2. Demonstrate that you live by the principles of the Scout Oath and Law in your daily life. List the names of individuals who know you personally and would be willing to provide a recommendation on your behalf, including parents/guardians, religious, educational, and employer references.
  3. Earn a total of 21 merit badges (10 more than you already have), including the following:
    a. First Aid
    b. Citizenship in the Community
    c. Citizenship in the Nation
    d. Citizenship in the World
    e. Communications
    f. Personal Fitness
    g. Emergency Preparedness OR Lifesaving*
    h. Environmental Science
    i. Personal Management
    j. Swimming OR Hiking OR Cycling*
    k. Camping, and
    l. Family Life
    * You must choose only one merit badge listed in items g and j. If you have earned more than one of the badges listed in items g and j, choose one and list the remaining badges to make your total of 21.
  4. While a Life Scout, serve actively for a period of six months in one or more of the following positions of responsibility:
  5. While a Life Scout, plan, develop, and give leadership to others in a service project helpful to any religious institution, any school, or your community. (The project should benefit an organization other than Boy Scouting.) The project plan must be approved by the organization benefiting from the effort, your Scoutmaster and troop committee, and the council or district before you start. You must use the Eagle Scout Leadership Service Project Workbook, BSA publication No. 521-927, in meeting this requirement.
  6. Take part in a Scoutmaster conference.
  7. Successfully complete an Eagle Scout board of review.


The Eagle Scout Charge

The foremost responsibility of an Eagle Scout is to live with honor. To an Eagle Scout, honor is the foundation of all character. He knows that "A Scout is trustworthy" is the very first point of the Scout Law for good reason. An Eagle Scout lives honorably, not only because honor is important to him but because of the vital significance of the example he sets for other Scouts. Living honorably reflects credit on his home, his church, his troop, and his community. May the white of the Eagle badge remind you to always live with honor.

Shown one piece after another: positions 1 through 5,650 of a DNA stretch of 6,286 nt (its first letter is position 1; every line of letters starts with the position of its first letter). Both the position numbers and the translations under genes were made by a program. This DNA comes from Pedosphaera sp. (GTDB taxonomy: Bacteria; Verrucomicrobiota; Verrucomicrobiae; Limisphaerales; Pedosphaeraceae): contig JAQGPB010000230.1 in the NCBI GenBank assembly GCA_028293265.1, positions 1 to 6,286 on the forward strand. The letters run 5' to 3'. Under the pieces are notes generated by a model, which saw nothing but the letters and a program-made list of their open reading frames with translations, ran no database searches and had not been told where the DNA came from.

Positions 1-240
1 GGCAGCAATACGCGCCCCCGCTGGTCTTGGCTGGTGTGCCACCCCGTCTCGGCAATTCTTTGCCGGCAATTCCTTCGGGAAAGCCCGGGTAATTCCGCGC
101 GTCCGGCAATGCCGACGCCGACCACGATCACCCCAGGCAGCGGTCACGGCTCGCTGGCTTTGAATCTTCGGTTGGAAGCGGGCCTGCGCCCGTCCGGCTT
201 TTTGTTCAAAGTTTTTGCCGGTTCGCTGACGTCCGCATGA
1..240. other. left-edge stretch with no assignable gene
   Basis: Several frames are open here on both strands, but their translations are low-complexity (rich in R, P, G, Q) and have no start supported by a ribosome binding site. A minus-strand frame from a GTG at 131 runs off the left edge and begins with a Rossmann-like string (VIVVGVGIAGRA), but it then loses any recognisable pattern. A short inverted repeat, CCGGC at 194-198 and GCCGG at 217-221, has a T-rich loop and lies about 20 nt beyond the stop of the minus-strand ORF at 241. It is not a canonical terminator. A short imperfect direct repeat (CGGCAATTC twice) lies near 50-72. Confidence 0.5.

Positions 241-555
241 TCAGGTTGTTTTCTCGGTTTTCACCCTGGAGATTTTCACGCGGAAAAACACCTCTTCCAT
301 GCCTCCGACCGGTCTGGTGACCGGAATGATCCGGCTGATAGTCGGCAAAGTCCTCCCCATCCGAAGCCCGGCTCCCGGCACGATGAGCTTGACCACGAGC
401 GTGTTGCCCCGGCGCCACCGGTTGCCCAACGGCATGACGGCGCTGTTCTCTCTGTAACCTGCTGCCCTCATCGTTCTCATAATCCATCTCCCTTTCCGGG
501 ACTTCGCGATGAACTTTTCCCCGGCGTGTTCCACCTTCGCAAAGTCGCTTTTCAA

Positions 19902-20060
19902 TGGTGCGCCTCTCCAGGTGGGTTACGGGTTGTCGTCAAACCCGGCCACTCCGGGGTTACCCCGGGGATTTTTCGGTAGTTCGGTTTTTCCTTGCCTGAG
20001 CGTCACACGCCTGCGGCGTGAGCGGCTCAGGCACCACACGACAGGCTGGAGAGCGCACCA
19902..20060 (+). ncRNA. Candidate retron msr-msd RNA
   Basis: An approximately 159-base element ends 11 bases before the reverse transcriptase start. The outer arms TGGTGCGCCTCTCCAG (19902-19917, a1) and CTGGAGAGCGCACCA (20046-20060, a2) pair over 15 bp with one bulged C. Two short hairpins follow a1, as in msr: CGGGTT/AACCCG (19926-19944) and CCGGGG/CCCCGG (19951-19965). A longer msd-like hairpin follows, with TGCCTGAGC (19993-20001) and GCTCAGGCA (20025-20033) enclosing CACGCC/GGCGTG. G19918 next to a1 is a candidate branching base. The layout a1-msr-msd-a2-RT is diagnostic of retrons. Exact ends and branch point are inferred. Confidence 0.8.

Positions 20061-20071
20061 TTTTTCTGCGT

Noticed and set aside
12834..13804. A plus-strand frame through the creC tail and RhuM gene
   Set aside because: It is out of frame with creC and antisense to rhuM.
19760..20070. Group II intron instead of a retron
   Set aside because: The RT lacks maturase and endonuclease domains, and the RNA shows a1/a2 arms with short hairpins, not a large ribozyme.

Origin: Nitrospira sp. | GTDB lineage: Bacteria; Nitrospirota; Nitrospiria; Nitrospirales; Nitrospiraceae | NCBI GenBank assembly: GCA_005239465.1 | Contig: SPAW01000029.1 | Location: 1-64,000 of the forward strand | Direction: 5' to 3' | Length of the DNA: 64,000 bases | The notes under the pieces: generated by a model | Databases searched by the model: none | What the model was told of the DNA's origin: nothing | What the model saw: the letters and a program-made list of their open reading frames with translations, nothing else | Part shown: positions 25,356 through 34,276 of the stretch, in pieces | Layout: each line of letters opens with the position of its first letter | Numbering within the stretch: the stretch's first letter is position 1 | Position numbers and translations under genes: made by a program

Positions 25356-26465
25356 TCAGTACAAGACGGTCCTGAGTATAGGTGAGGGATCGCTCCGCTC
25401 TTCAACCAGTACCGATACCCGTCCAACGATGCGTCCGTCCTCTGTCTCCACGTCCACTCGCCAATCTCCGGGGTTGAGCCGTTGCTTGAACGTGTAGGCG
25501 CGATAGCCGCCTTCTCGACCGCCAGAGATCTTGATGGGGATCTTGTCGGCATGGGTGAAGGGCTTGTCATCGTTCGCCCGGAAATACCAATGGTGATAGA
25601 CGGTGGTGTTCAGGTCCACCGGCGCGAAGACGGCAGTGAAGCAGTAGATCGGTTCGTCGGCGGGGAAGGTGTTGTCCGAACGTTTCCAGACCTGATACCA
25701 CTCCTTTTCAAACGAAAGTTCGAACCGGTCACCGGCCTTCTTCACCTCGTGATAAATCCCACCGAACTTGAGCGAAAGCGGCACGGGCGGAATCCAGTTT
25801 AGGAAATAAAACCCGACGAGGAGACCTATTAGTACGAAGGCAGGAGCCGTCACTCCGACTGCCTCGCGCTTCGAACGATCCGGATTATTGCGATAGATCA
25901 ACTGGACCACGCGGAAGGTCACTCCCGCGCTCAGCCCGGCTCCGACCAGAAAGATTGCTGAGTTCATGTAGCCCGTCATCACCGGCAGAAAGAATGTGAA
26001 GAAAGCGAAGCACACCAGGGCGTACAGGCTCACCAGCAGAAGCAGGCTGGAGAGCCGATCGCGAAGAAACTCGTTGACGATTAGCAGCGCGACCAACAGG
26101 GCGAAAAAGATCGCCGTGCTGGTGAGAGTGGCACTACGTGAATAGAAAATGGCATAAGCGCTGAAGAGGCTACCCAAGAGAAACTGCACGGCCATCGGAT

The second obligation of an Eagle Scout is loyalty. A Scout is true to his family, Scout leaders, friends, school, and nation. His loyalty to his troop and brother Scouts makes him pitch in and carry his share of the load. All of these help to build the loyalty which means devotion to community, to country, to one's own ideals, and to God. Let the blue of the Eagle badge always inspire your loyalty.
The third obligation of the Eagle Scout is to be courageous. Courage has always been a quality by which men measure themselves and others. To a Scout, bravery means not only the courage to face physical danger, but the determination to stand up for the right. Trusting in God, with faith in his fellowman, he looks forward to each day, seeking his share of the world's work to do. Let the red in the Eagle badge remind you always of courage.
The fourth obligation of an Eagle Scout is to be cheerful. To remind the Eagle Scout to always wear a smile, the red, white, and blue ribbon is attached to the scroll of the Second Class Scout award, which has its ends turned up in a smile.